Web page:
Choosing to Grow Yourself I don’t believe in specific goals. Scott Adams famously said, “Set up systems, not goals.” Use your judgment to figure out what kinds of environments you can thrive in, and then create an environment around you so you’re statistically likely to succeed. The current environment programs the brain, but the clever brain can choose its upcoming environment. I’m not going to be the most successful person on the planet, nor do I want to be. I just want to be the most successful version of myself while working the least hard possible. I want to live in a way that if my life played out 1,000 times, Naval is successful 999 times. He’s not a billionaire, but he does pretty well each time. He may not have nailed life in every regard, but he sets up systems so he’s failed in very few places. [4] Remember I started as a poor kid in India, right? If I can make it, anybody can, in that sense. Obviously, I had all my limbs, my mental faculties, and I did have an education. There are some prerequisites you can’t get past. But if you’re reading this book, you probably have the requisite means at your disposal, which is a functioning body and a functioning mind. [78] If there’s something you want to do later, do it now. There is no “later.
Eric Jorgenson (The Almanack of Naval Ravikant: A Guide to Wealth and Happiness)
November We walk to the ward from the badly parked car with your grandma taking four short steps to our two. We have brought her here to die and we know it. You check her towel. soap and family trinkets, pare her nails, parcel her in the rough blankets and she sinks down into her incontinence. It is time John. In their pasty bloodless smiles, in their slack breasts, their stunned brains and their baldness and in us John: we are almost these monsters. You're shattered. You give me the keys and I drive through the twilight zone, past the famous station to your house, to numb ourselves with alcohol. Inside, we feel the terror of the dusk begin. Outside we watch the evening, failing again, and we let it happen. We can say nothing. Sometimes the sun spangles and we feel alive. One thing we have to get, John, out of this life.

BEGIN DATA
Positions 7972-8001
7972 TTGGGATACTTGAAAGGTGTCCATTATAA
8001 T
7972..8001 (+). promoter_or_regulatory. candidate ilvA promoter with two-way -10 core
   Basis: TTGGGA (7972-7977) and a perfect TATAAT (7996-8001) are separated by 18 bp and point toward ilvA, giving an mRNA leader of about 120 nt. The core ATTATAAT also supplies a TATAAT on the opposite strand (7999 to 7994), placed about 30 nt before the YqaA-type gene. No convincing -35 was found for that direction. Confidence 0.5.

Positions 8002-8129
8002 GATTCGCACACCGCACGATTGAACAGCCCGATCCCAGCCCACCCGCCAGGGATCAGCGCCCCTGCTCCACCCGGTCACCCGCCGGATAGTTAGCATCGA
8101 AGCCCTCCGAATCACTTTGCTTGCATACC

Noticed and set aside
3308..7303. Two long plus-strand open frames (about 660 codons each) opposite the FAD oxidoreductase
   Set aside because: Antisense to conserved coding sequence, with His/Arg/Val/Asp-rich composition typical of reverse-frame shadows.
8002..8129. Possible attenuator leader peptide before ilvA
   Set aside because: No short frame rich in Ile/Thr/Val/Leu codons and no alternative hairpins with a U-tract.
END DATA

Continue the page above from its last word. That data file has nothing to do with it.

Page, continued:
Simon Armitage
People will hammer down a nail that sticks out; yet when people realize that nail can be useful to hang things on, that nail can become famous in the right places.
If Jonny Rokeby turned up here, yes, the press would be fighting tooth and nail to get a shot of him. For fuck’s sake. You’re not that famous. Get the fuck over yourself.
Robert Galbraith (The Ink Black Heart (Cormoran Strike, #6))
Previously, it hqd brought her the names of famous men who had discovered things. She would bite her nails as she listened, telling herself that if she were a man she would be able to do likewise. Obscurity, she felt that these discoverers had no greater talent for discovery than she, only that they were men. Yes, a man could do things a woman could not simply because he was a man. He was not more able, but he was male, and masculinity in itself was one of the preconditions for discovery.
Nawal El Saadawi (Searching)
Previously, it had brought her the names of famous men who had discovered things. She would bite her nails as she listened, telling herself that if she were a man she would be able to do likewise. Obscurity, she felt that these discoverers had no greater talent for discovery than she, only that they were men. Yes, a man could do things a woman could not simply because he was a man. He was not more able, but he was male, and masculinity in itself was one of the preconditions for discovery.
Nawal El Saadawi (Searching)
Previously, it had brought her the names of famous men who had discovered things. She would bite her nails as she listened, telling herself that if she were a man she would be able to do likewise. Obscurity, she felt that these discoverers had no greater talent for discovery than she, only that they were men. Yes, a man could do things a woman could not simply because he was a man. He was not more able, but he was male, and masculinity in itself was one of the preconditions for discovery. But here was a woman who had made a discovery, a woman like her, not a man. The obscure feelings about her ability to make a discovery became clearer and she grew more convinced that there was something that waited for her to lift a veil and discover it, something that existed, like sound and light and gases and vapours and uranium rays. Yes, something existed thar only she knew about.